The sheepdog is a social creature. They are also naturally inclined towards violent attack if provoked. The sheepdog loyally protects the herd, but does not live amongst them. There maintains a separation between the herd and the dog. Sheep are easily disconcerted by the sheepdog’s presence, yet they understand the dog’s presence will not cause harm.
Remaining in the fringe, the sheepdog is poised to respond to the threat or attack by the wolf. When the lone or pack wolves arrive, the sheep cling to each other with an assurance the sheepdog will arrive to save them.
Appearing from the gap, the sheepdog, a usually docile character, becomes aggressive and committed to the safety of the flock. The sheepdog will fight, injure, kill and even sacrifice its own life for the safety of the flock. Even to save just one sheep.
Thwarting the violent assault from a motivated offender, the sheepdog remains unwelcomed and removes itself from the society of the herd. Though selflessly interjected into the fray of violence, there is no expectation of reward, acceptance or inclusion.
Personal sacrifice, hunting the hunters, and maintaining social harmony are the sheepdog’s satisfiers. Exclusion, solitude and misunderstanding are the sheepdog’s sacrifices. The fringe is where the sheepdog remains without even a howl; for that is their duty.
If you hear, say or use the term, “Don’t be sheep,” then you know it does not refer to wearing a wool sweater. This means the warrior mindset requires an objective separation from the collective harmony of society to see the coming threats. This means you must always be prepared to fight the wolf no matter how, when or where it appears. This means even after you’ve laid the wolf or yourself down in the line of duty, the fringe is where you’ll return.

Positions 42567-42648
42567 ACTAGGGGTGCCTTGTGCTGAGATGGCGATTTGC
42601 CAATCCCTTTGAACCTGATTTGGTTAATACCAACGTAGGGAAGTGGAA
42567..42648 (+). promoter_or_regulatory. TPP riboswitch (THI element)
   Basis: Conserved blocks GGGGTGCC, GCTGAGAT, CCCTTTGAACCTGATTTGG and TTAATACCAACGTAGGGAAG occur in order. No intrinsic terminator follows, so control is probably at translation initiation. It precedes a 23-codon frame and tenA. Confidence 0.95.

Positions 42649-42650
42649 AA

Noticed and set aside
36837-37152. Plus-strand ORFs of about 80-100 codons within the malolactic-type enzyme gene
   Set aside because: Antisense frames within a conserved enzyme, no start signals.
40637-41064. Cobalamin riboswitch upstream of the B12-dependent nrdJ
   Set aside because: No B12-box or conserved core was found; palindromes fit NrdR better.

Had my presentation occurred prior to the Boston Marathon bombing, I believe the audience would have remained perplexed. That night, that event and that explanation prompted some to applaud, while the others; you guessed it. Howled!!
Chief of Police Scott Silverii, PhD (retired) is passionate about positive change. Over 22 years in policing gives Scott the experience and vision to believe there is always a better way of doing business.
His passion flourished while growing up with a close-knit community in south Louisiana’s heart of Cajun Country.
Scott’s life is seasoned by the Mardi Gras, hurricanes, oil spills, humidity, and crawfish boils. This gumbo of experience serves up a unique perspective in his writing.
But don’t let the smile fool you. Chief Silverii spent 16 years working in policing’s special operations groups (SOG) with years of undercover narcotics and SWAT missions. He has bought dope, banged down doors and busted bad guys. He combines his experiences with academic research designed to bring you the best and most compelling details of what life is like on the other side of the “thin blue line.”
To share Chief Scott Silverii’s vision at: Click here
If you, someone you love or someone you know needs help, call:
Safe Call Now: 24 Hour Confidential Hotline: 206-459-3020
For more information on the First Responders program: Click here
Or call Shannon Clairemont at 661-466-6352 or Vanessa Stapleton at 304-651-3008